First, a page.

Impact of the Banking Royal Commission on commercial property debt
There have been a plethora of headlines and opinions provided on the Banking Royal Commission or "The Royal Commission into Misconduct in the Banking, Superannuation and Financial Services”. Not many of these have provided any real attention to the commercial property debt markets to date.
The focus of the Commission appeared to be on the banking industry providing 61% of the massive 10,323 submissions received, and the seven public hearings held over the course of 11 months. During this period, the Royal Commission received input from all parties to these industries, including industry associations.
The Royal Commission was completed on 1 February 2019 and the 530 page, final report was tabled in Parliament on 4 February 2019.
For more detail, refer to the Federal Government’s website https://financialservices.royalcommission.gov.au/Pages/default.aspx
The final report provided a total of 76 recommendations.
To follow up on the Commission's Final Report, the Australian Securities & Investments Commission (ASIC) released "RG 209 Credit licensing: Responsible lending conduct" in December 2019.
Whilst 17 of the Commission's recommendations were specifically directed to banking, only one of these was close to dealing with commercial debt markets. This recommendation addressed the definition of a "small business". The commercial banking segment was therefore, largely unscathed.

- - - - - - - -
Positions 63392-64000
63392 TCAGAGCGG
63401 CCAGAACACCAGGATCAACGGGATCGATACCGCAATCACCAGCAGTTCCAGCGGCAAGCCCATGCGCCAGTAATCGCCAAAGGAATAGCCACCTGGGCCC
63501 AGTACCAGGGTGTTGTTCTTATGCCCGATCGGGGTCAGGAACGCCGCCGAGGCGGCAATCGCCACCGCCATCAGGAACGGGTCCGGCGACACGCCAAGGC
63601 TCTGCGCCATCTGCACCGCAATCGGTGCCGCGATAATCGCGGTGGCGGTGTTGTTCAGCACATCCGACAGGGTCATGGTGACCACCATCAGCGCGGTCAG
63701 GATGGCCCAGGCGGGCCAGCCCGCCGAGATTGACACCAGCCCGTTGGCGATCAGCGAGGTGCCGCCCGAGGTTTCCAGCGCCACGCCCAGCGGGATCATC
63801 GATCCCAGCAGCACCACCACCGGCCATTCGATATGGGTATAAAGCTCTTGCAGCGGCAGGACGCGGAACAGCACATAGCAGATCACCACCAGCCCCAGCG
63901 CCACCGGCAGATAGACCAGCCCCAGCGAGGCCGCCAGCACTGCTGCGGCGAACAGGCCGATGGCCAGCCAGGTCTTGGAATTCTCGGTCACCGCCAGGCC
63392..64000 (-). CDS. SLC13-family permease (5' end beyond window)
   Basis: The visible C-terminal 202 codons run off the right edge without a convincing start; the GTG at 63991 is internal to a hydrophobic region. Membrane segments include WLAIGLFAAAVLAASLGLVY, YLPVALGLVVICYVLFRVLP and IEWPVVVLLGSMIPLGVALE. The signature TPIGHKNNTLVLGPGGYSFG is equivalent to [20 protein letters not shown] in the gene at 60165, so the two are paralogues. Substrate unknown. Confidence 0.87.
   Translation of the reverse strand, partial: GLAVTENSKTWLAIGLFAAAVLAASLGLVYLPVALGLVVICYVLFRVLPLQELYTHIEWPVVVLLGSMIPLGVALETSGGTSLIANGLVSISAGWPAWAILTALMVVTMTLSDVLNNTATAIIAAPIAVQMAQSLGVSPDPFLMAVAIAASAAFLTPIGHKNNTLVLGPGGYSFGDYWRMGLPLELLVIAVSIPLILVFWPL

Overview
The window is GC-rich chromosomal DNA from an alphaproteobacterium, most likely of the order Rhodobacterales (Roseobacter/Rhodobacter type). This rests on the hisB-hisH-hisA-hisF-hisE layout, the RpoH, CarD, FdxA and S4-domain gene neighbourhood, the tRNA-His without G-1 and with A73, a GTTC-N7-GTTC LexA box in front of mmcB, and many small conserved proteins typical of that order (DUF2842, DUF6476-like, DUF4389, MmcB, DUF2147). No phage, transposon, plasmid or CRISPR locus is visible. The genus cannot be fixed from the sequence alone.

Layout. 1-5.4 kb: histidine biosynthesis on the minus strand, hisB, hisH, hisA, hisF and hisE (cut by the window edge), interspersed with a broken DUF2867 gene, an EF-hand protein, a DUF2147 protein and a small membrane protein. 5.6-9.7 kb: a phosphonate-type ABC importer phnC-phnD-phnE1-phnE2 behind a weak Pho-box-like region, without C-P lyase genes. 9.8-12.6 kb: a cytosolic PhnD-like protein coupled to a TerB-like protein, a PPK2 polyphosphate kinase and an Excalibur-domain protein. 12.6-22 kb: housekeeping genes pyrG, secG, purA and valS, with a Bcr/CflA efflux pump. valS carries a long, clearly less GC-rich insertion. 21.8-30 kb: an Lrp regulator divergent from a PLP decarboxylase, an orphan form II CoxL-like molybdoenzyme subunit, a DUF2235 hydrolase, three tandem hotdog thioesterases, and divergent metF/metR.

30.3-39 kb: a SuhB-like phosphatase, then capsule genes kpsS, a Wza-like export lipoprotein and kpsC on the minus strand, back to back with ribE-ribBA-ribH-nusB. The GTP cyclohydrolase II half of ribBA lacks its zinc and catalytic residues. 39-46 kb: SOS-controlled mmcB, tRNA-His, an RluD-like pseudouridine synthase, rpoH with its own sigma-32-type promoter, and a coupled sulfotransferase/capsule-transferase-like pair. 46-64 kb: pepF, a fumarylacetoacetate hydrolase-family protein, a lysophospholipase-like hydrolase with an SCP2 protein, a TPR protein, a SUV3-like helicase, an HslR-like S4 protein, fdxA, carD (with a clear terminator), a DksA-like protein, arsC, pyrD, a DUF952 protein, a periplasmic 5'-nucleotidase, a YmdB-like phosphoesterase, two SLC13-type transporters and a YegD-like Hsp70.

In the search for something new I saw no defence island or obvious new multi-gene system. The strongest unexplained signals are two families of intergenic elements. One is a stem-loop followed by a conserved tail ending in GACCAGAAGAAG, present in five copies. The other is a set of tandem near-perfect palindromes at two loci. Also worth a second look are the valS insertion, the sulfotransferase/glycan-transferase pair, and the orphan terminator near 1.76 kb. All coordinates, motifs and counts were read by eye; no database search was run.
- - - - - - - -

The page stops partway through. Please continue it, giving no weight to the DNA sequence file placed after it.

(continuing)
Why? At the onset of the improvement of the Australian economy post the Global Financial Crisis, and with an increased activity of Offshore Purchasers of Australian residential property, the banks (mainly the majors) sought to grab market share.
What happened? As these newly funded projects were drawing to a completion, changes to legislation directly affected offshore property purchasers. Some of the "off plan" presale purchase contracts consequently couldn't complete, leaving banks with higher than expected residual debt exposures and higher gearing ratios.
What happened next? Banks were not comfortable with this situation! To ensure that this didn't reoccur, the banks sought to increase presale debt cover targets (to as high as 140% of loan limits) and some reduced loan to cost and/or loan to value ratio (known as "gearing"). Many medium and even larger property groups had undertaken presale marketing plans based on the old targets, only to be told that the indicative offers issued by the banks, would not be formally approved.
Opportunity? With an apparent vacuum of funding for development loans and some commercial investment loans, the reducing official cash rate created an "alignment of the stars". Investors were disappointed by investment rates available and sought yield. These investors sought out alternative investments.
Experienced non-bank lenders such as superannuation funds, local investment houses, offshore investment managers and wealthy family offices eyed the opportunity to take some of this market share. Even some of the larger scale developers, property syndicators and builders moved into the lending market. Balmain is no exception with a funding capacity from $1m to $50m per loan and four in-house funding programs to select from.
The advantage of non-bank commercial property lending is that these lenders will take positions that the banking industry cannot, or will not. In most cases, these non-bank lenders are providing the loan terms that the banks used to, and in some cases, have been slightly more accommodating.
Examples of this are lower interest cover ratios, loan terms that exceed a property's initial lease term or WALE (Weighted Average Lease Expiry), lower presale targets for development loans, lower lease pre-commitments for commercial & industrial projects, and finally, higher gearing.
Whilst the non-bank sector has not filled the void left by the banks in the commercial property debt market, and may not over time, it is alternative debt avenue that many experienced and successful property players are turning to.